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Gallery. CNDTN www.cndtn.com


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LOGAN FEATURE INTERVIEW BY LUCA IONESCU P.082

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Feature. Logan www.hellologan.com


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COULD YOU INTRODUCE YOURSELF BRIEFLY? ALEXEI TYLEVICH AND BEN CONRAD. WE DIRECT MUSIC VIDEOS AND TV SPOTS UNDER THE NAME LOGAN. IT’S ALSO THE NAME OF OUR DESIGN AND PRODUCTION COMPANY IN LOS ANGELES. How many members form Logan? We are the two co-founders and partners. Kevin Shapiro is our Executive Producer. We staff up and down depending on the amount of work in the door. When did you get together? September of 2000. Who was your first client? Can’t remember... honestly, it’s been a while. What formal training did you guys have before starting up in the industry? We met in art school in Minneapolis (MCAD). We studied in different departments (design and media) but both discovered digital filmmaking and switched the focus of our studies. Where were you before Logan? Doing random things, freelancing for various clients. You have a very unique blend and style when it comes to broadcast design, choose your favourite clip and tell us a bit about the people behind it how it all happened? Money Mark Information Contraband was the first music video we directed, and as such holds a special place in our minds. Mark and Emperor Norton Records gave us complete carte blanche to experiment and it was a great experience. There are a lot of similarities between Mark’s process of combining analog and digital sources in his music and the visual texture of the clip. There was a feeling of mutual respect and trust that defined the project. How was it executed from a technical aspect? Shot on DigiBeta against green screen. Composited in AfterEffects with animated photographic backgrounds, hand-painted elements and typography. Inspiration? Ben’s collection of Thai movie posters. What kind of setup do you have equipment wise, what do you produce your pieces on? Mostly Macs with AfterEffects and Cinema4D, a few PCs running Maya, DigiBEta deck and HD setup. How long do you usually spend on a music video/tvc/other? There’s never enough time. Usually no more than a month from the moment the job is awarded to completion. The Money Mark clip was done in three weeks. Give us a breakdown of the process and individuals involved when producing a clip? We come up with a treatment and some style frames, pitch the idea to the label and the artist, and hope they are into it. Once everyone’s on board with the idea, we put together a live action shoot (casting, wardrobe, stage, art department, etc.), which is usually a producer’s job to organize. During the shoot we work with a DP and a crew; the size of which depends on the budget. After the shoot we digitize the clips and do a rough edit, sometimes hiring an editor to do it. A team of animators (the size of which can vary between 3 and 10 people) begin prepping different scenes even before the live-action shoot. They create the environments and camera moves based on the clips chosen in the rough-cut. We continue working closely with each animator, remaining pretty hands-on the entire time. At the end of the process, the clip gets colour-corrected during a tape-to-tape session, before being handed over to the label. What other sources do you find inspiration from? 70’s sci-fi. Italo Disco. Ghetto Tech. Rocky IV. What projects are you working on at the moment? This month we are shooting a TV commercial for Target, two music videos for Felix Da Housecat, which will take until the end of April to complete. We are also finishing up a short film for Getty Images called Big Idea, alongside people like Jeremy Hollister, Pleix and Intro. Any individuals that have helped Logan along the way? Jonathan Wells, Money Mark, No Doubt, video commissioners who gave us a chance, our talented team of designers and animators, Carl Sagan. What artists would you say have had an influence on your development as artists/designers? Seijun Suzuki, Al Columbia, Alejandro Jodorowski, Sly Stallone. If there was one client you would most like to work with who would i tbe? NASA Favourite hangout? (not at work) Club Tee Yee, a dive bar next door. Any pets? Does a cactus count as a pet? What’s on the studio CD player? Four Tet, Danger Mouse The Grey Album, Dizzie Rascal, Neu!, Boards of Canada. Any Future co-labs/pieces we should look out for? Murmurs of Earth, Side B. This is a self-initiated project that’s going to take quite a while to complete. Check our site for updates: www. hellologan.com Have you collaborated with any Australian Artists? Not yet. If “No” would you like to? It could be fun. Any plans to visit Australia? Nothing planned, but it sounds like a great idea.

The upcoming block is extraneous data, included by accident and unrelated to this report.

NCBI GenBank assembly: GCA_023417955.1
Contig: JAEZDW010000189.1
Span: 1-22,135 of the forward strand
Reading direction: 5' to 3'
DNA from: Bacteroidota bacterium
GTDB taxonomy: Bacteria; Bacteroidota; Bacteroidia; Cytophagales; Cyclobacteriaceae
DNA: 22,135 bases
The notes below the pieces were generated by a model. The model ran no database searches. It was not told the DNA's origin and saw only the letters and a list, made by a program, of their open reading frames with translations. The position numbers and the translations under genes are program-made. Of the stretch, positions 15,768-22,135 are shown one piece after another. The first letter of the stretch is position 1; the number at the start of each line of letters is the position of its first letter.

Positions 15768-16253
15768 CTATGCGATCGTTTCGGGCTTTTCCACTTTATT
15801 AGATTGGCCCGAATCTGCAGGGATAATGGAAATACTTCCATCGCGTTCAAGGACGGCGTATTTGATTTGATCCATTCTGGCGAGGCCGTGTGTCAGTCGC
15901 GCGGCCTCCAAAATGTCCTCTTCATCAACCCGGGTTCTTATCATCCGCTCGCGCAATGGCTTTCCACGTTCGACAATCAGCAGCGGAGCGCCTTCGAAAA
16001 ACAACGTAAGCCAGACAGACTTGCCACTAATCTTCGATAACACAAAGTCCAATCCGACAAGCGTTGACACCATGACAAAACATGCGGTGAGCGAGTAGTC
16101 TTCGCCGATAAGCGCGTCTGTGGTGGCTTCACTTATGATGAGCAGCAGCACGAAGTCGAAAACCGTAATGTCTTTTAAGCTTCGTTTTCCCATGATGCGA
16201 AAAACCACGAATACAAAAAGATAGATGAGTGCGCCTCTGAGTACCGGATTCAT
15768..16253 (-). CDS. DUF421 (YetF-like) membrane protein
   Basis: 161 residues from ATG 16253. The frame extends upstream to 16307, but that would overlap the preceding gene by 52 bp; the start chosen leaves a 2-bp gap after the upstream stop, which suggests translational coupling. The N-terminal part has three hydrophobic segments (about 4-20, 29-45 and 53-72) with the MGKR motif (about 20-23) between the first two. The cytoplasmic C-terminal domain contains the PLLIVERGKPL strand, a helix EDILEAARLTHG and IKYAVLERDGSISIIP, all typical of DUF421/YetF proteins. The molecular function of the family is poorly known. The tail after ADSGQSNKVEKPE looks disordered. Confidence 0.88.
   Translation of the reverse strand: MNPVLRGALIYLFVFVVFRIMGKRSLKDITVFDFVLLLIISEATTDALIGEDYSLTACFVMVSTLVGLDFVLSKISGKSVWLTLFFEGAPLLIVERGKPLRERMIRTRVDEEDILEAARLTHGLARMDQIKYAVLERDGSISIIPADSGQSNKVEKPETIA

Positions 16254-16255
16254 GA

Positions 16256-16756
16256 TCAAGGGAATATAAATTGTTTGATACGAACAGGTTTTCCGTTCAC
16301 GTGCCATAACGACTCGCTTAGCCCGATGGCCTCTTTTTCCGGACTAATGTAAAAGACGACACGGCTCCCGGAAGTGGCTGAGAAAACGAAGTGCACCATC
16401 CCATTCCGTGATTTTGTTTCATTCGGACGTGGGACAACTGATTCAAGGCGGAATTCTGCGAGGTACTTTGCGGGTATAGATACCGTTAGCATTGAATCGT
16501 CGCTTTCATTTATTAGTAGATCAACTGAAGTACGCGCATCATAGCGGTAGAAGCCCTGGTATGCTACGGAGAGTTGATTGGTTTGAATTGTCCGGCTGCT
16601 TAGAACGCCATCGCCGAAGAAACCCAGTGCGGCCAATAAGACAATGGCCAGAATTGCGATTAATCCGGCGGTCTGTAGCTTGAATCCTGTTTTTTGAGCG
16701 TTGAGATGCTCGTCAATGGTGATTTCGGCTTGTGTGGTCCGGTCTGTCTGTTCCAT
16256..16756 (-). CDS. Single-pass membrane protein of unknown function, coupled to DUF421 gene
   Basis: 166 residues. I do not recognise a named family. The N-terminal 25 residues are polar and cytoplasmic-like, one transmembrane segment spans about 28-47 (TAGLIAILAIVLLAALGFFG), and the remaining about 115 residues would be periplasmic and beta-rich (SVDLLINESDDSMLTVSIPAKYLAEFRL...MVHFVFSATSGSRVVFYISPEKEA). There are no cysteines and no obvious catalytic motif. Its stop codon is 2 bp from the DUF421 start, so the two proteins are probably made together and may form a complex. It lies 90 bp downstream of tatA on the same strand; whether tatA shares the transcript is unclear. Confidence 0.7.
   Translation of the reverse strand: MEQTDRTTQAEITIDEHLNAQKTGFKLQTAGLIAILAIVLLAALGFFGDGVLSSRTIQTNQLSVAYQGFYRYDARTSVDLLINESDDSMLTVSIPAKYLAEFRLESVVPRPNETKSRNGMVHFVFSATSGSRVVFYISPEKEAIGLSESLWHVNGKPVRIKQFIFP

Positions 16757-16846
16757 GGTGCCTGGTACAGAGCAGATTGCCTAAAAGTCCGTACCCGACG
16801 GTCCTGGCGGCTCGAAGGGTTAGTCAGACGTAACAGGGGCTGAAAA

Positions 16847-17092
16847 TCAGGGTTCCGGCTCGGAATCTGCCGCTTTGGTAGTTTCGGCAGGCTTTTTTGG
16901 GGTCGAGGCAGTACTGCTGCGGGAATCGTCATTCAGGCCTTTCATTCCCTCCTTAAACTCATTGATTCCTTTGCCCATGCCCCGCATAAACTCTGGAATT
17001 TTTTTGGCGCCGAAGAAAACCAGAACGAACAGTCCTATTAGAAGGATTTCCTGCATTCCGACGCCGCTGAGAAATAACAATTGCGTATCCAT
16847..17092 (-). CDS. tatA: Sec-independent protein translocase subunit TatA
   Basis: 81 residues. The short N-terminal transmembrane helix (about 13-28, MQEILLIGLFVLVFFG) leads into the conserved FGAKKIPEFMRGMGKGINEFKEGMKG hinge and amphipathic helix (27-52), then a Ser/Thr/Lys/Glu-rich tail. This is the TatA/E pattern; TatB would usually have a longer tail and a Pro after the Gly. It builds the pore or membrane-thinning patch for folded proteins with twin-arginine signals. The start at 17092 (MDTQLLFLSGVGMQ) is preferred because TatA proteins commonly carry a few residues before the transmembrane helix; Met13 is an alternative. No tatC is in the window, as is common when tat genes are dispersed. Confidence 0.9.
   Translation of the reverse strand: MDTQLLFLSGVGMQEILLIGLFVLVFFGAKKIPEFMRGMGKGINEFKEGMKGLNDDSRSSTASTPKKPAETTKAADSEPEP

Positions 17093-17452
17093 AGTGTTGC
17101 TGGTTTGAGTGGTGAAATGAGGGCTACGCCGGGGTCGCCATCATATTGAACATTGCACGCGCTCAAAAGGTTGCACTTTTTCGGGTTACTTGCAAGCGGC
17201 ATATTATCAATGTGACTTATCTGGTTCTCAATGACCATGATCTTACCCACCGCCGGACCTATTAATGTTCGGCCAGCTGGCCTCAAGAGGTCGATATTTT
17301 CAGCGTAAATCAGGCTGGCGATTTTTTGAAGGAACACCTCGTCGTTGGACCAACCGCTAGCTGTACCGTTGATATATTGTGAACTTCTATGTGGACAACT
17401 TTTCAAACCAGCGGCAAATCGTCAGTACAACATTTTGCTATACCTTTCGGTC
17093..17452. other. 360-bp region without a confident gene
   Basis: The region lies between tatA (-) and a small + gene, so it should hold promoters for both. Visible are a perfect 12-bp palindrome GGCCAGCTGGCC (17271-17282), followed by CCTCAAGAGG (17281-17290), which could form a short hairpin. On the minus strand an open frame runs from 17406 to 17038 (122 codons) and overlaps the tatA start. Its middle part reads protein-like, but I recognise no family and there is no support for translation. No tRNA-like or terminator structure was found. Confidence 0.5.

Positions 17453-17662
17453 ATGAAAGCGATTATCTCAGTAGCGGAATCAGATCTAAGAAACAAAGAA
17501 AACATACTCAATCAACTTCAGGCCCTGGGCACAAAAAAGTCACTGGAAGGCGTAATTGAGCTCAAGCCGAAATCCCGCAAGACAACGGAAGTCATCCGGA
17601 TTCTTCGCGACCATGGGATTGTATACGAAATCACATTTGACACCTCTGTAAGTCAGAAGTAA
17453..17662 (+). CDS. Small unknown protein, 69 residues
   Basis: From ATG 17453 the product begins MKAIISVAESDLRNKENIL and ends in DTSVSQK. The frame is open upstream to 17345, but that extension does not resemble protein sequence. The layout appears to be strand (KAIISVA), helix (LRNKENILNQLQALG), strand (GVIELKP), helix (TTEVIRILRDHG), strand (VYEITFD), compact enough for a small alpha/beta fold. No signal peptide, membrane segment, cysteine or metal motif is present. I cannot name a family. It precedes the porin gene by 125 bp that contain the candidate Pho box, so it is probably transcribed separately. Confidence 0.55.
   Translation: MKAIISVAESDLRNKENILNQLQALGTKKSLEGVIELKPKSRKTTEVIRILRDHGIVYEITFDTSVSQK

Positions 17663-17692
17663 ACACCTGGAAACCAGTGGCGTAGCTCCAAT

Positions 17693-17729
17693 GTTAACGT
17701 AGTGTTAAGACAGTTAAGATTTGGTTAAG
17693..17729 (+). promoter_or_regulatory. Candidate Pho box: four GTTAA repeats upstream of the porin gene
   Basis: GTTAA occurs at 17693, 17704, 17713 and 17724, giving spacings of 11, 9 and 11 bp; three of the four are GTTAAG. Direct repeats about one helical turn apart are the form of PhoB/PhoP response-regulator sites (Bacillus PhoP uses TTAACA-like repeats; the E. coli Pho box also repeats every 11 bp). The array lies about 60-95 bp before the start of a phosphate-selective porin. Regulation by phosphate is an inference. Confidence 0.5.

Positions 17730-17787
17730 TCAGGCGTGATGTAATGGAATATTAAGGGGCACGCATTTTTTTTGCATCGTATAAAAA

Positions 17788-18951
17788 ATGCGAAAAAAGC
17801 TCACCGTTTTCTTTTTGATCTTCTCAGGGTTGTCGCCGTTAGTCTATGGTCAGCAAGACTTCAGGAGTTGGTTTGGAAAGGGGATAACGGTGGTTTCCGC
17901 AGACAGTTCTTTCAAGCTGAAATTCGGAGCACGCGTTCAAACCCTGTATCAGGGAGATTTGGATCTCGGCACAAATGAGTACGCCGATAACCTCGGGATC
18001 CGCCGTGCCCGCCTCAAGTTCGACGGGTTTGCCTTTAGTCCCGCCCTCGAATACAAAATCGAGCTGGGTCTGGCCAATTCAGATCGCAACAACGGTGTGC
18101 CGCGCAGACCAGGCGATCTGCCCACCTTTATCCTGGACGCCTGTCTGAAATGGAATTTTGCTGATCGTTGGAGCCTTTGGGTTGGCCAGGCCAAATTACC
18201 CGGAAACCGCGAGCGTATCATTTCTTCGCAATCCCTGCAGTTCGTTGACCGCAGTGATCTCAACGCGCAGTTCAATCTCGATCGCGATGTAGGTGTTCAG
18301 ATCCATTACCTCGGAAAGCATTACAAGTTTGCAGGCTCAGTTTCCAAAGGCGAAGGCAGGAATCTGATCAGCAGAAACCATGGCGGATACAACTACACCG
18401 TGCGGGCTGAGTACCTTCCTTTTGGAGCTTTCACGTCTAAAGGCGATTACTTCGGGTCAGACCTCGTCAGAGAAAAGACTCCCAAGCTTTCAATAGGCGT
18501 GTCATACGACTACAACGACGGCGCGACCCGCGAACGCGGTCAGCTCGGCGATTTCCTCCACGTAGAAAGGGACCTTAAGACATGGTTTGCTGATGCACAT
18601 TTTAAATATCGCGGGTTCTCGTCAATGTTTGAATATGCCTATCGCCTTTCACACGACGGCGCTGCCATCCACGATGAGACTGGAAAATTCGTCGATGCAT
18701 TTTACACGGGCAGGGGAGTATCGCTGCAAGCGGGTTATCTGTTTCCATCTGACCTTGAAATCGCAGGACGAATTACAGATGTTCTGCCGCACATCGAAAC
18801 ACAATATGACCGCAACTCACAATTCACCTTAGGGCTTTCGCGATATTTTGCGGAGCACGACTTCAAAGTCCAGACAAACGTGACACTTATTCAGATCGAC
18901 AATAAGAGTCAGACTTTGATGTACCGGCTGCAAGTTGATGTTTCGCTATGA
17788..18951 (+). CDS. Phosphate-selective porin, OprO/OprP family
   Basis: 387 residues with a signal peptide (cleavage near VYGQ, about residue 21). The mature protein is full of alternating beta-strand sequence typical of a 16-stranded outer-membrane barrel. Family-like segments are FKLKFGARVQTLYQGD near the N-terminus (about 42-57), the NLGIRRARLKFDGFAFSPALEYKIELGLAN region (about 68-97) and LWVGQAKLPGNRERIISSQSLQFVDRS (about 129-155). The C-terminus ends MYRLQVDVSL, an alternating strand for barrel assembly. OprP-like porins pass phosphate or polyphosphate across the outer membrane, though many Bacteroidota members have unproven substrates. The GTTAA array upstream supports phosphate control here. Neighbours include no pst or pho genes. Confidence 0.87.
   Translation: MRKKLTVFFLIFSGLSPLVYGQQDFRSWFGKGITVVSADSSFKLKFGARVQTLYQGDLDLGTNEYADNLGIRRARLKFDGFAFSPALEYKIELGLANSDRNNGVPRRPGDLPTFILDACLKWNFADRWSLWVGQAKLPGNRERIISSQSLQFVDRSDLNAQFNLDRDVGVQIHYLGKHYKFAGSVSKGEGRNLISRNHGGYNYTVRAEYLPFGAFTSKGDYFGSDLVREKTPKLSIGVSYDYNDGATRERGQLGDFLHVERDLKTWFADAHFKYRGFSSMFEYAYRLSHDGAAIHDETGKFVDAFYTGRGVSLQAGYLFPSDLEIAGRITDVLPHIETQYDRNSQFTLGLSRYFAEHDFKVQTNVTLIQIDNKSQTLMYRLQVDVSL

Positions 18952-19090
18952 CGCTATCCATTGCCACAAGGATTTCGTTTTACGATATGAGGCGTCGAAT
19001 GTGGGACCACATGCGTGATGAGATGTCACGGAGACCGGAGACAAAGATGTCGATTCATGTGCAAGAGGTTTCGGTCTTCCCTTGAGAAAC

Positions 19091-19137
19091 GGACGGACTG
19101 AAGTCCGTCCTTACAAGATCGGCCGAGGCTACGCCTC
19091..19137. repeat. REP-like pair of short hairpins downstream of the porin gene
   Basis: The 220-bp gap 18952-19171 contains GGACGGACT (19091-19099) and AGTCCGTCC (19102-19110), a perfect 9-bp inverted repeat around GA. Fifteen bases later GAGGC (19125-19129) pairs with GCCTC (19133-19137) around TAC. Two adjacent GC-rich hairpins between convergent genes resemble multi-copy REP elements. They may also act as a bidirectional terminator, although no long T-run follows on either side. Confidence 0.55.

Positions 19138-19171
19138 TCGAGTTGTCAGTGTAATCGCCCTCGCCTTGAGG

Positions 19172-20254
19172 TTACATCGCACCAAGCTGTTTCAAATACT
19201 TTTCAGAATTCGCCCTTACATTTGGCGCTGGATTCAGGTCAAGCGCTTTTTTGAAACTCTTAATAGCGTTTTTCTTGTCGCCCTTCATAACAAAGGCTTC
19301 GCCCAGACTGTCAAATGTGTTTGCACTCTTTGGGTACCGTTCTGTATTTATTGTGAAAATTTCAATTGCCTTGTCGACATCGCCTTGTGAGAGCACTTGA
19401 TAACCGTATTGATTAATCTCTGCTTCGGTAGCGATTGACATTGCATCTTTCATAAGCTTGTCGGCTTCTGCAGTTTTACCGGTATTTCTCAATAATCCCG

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Feature. Logan www.hellologan.com


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Feature. Logan www.hellologan.com


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Feature. Logan www.hellologan.com


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CODY HUDSON FEATURE INTERVIEW BY ADRIENNE ADAMS P.090

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Feature. Cody Hudson www.struggleinc.com